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Milwaukee's Daily Magazine for Wednesday, Aug. 20, 2014

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The duck confit spring rolls, one of Odd Duck's small plate offerings.
The duck confit spring rolls, one of Odd Duck's small plate offerings.

Esquire tells us what a decent restaurant meal should cost

I love talking food and restaurants. I think we all do. Analyzing what works, what doesn't, the costs, the locations and -- of course -- the food is fun and captivating.  

So, I enjoyed this question from Rick Ortlip, of Milwaukee, who asked Esquire's Josh Ozersky, "How much should a decent restaurant meal cost?" He followed it up with this, "I’m not talking about a three-star dinner. Just a basic dinner for two with a glass of wine, in an average American city (like Milwaukee). I don’t think it should be more than $50 a person, for three courses including dessert (split for two), and a glass of wine or beer each. Just a get-out-of-the-house meal for my girlfriend and me. I’m not cheap -- I just want to know what you think is fair."

Who is Josh Ozersky? For what it's worth, Kyle Cherek calls him "one of the best food writers of our time, in my opinion." Ozersky's answer to Rick's question, even on the national site, used Milwaukee examples citing Maxie's, Odd Duck and AP Bar and Kitchen

Click here for the full post. In a nutshell, Esquire answered by basically saying that Milwaukee is pretty inexpensive. 

Ozersky writes, "Eating out costs money, even if you order cheaply, even if you live in the suburbs. That’s the way it is now. And don’t forget: That money doesn’t cover parking, gas, condoms, breath mints and all the other associated costs. You have it good. Odd Duck should be half again as expensive as it is; its prices are artificially depressed by its being in Milwaukee, one of the country’s cheaper places to do business."

He goes on to say that he doesn't want to be "entirely discouraging" so he offers five great tips "for getting the best meal for the least coinage."

Have at it. I'd love to know your thoughts.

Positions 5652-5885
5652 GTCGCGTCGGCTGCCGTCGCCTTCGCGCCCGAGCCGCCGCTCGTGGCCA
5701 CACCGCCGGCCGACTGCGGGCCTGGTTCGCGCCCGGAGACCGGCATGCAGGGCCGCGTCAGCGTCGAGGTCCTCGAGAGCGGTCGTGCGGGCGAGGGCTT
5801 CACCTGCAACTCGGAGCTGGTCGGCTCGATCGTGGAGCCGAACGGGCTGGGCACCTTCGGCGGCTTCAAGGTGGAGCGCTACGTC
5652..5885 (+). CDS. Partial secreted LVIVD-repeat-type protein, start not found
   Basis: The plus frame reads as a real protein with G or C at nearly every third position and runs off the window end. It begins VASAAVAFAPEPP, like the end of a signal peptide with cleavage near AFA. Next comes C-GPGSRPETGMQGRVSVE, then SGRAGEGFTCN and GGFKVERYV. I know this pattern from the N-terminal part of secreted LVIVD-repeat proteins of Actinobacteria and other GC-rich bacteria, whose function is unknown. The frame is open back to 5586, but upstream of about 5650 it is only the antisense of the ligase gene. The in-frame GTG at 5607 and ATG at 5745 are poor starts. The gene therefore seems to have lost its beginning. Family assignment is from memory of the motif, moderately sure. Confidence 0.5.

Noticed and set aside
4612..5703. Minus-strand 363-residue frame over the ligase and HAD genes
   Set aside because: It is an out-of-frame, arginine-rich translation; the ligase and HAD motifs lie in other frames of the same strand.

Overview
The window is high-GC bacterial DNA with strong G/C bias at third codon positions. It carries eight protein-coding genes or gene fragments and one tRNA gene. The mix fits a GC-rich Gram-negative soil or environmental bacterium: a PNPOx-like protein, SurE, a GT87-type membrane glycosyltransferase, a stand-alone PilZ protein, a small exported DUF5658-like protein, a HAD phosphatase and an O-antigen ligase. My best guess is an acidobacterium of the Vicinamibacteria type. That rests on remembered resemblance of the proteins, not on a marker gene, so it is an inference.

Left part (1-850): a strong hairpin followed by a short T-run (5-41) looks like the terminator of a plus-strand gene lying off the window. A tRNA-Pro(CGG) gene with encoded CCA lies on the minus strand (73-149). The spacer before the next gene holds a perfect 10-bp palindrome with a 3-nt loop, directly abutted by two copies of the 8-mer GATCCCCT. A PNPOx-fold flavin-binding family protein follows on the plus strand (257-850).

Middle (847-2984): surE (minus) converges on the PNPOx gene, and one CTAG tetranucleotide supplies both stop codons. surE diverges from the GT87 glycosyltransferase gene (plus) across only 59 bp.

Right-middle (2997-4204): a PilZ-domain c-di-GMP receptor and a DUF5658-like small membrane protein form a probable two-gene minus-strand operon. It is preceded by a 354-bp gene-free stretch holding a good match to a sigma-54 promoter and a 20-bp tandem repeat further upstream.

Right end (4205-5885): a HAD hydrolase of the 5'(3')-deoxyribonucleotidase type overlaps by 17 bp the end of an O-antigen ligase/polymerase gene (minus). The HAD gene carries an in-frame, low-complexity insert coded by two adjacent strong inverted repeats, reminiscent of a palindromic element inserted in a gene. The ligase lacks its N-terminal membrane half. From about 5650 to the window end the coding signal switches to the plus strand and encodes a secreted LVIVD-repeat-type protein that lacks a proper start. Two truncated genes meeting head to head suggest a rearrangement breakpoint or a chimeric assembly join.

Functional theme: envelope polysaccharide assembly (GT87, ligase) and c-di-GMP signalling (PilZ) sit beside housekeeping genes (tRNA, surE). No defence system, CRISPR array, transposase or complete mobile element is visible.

Is Milwaukee expensive place to dine out? I say no. Can it be? Of course. All in all, we're a pretty affordable city and often it takes people like Ozersky to remind us. In his words, "But the cost of running a restaurant has…

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A presidential autograph?
A presidential autograph?
The author's Sir Sid autograph has personal value, for sure.
The author's Sir Sid autograph has personal value, for sure.
Is a photo with The Fonz is better than an autograph?
Is a photo with The Fonz is better than an autograph?

Has the selfie killed the autograph?

You see your favorite Bucks player, let's say Jabari or Giannis, on the street or on a trip to Los Angeles, you bump into that actor or actress that you just love. What do you do? Ask for an autograph? Nope. You whip out your phone, if it's not already in hand and take a selfie with him or her.

It's the way the world.  But, is it the best financial move?

My gut told me that a great autograph still has value. But I wondered is the autograph dying? I have a ton of great autographs. Cal Ripkin, Jr., Magic Johnson, Michael Jordan, George W. Bush, Robin Yount and others. But, really, an autograph -- to me -- is more valuable if it means something and I can link it to an experience. Anyone can buy just about any signature, but really -- other than resale value -- is it that special? 

Probably, but a photo with a celebrity that you instantly share?  That's cool.  At least, that's now. Taylor Swift agreed in a recent WSJ.com piece, saying, "I haven't been asked for an autograph since the invention of the iPhone with a front-facing camera. The only memento 'kids these days' want is a selfie. It's part of the new currency, which seems to be 'how many followers you have on Instagram.'"

I asked Jeff Lemieux from Jeff's Sports what he thought.

"I find that the sports autograph industry is a strong as ever. All you have to do is go to the Brewers On Deck event they hold each year. There they have current and retired Milwaukee Brewer players who come to sign autographs and you will see thousands of fans young and old line up to get an autograph of their favorite player," Lemieux said.